Amar'e Stoudemire attended 'In The Paint' Series #2 with artist Hebru Brantley in January. Amar'e Stoudemire attended 'In The Paint' Series #2 with artist Hebru Brantley in January. Amar'e Stoudemire attended 'In The Paint' Series #2 with artist Hebru Brantley in January. (Photo: Daniel Boczarski/Getty Images for Amar'e Stoudemire)

Amar'e Stoudemire is still scoring big 'In the Paint'

Retired NBA star is passing his passion for art to the underprivileged.

Amar'e Stoudemire collected many accolades while playing professional basketball – six NBA All-Star game appearances, All-NBA five times, NBA Rookie of the Year – but it's another collection of his that's having the biggest impact.

Stoudemire, who recently signed a two-year deal to play for Jerusalem Hapoel of the Israeli Basketball Premier League, is a devoted art collector and has filled his Miami home with works by the likes of Jean-Michel Basquiat and Andy Warhol.

Hoping to pass on his passion, he has started "In the Paint," an experiential art series targeting underprivileged youth in communities across the United States. Stoudemire hopes that the events, which will include live art installations and the opportunity to paint with him and other celebrities, will encourage participants to become more engaged in the arts.

Launched in January of this year, the name is a play off of “In the paint” – a term used in basketball and in art, a celebration of Stoudemire’s love for both. It's run through The Melech Collection, a platform launched by Stoudemire to simultaneously educate and introduce children to mainstream pop culture, emerging artists and the industry of contemporary art.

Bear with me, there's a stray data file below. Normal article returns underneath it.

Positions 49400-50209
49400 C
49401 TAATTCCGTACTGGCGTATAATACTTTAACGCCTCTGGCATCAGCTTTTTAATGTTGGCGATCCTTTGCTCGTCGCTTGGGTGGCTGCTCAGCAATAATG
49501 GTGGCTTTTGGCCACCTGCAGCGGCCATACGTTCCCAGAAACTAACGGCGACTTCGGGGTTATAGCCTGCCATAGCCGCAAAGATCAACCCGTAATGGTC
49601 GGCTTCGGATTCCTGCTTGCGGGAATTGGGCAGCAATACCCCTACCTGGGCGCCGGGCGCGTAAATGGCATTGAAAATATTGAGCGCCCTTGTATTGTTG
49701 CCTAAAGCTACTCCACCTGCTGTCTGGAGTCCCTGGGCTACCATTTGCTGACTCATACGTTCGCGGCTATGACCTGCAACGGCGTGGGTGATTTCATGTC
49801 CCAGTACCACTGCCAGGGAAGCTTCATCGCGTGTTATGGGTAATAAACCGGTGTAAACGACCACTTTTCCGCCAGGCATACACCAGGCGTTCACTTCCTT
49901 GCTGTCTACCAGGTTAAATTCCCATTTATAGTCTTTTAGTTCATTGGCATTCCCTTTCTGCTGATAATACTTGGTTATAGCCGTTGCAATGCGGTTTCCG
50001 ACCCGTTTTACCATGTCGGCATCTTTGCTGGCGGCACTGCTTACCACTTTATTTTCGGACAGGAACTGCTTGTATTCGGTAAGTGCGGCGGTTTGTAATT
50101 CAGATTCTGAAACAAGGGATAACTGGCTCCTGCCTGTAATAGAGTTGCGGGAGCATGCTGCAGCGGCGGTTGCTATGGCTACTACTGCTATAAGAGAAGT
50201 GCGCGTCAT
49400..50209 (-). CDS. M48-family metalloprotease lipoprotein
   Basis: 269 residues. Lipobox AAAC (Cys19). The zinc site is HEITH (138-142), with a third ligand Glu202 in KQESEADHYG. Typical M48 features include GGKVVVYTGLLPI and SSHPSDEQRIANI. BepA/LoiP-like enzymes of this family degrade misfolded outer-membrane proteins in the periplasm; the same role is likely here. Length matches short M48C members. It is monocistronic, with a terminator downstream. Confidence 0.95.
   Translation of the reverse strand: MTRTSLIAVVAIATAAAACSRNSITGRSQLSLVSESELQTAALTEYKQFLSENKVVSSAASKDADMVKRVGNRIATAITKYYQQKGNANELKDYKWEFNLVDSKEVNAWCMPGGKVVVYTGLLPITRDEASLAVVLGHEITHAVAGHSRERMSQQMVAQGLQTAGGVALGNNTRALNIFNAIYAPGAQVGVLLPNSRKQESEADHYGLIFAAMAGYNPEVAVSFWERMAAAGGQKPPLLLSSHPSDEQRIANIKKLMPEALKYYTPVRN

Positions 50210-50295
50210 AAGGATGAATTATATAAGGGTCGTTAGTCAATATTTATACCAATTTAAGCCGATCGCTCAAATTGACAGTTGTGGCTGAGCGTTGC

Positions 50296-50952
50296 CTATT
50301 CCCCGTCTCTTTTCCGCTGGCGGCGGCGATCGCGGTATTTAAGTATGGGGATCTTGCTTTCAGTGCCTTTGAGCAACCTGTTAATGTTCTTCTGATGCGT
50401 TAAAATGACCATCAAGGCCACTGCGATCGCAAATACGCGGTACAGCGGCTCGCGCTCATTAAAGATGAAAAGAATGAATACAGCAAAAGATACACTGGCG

His most recent event took place in August in his new home country of Israel. The fourth event in the series was held at The Israel Museum in Jerusalem. There, Stoudemire met with children in the Museum’s Youth Wing to create works made of fiber and string, inspired by the Wing’s current exhibition, "Wire(less) Connections."

Stoudemire started taking art seriously almost by accident, having been inspired by a gift. “It was a portrait of me … very elegant, and it had [rapper Tupac Shakur's] lyrics on the back of it, one of my favorite artists. At that moment, that’s when I knew that art was going to be a major part of my life," he said (see more in the video below).

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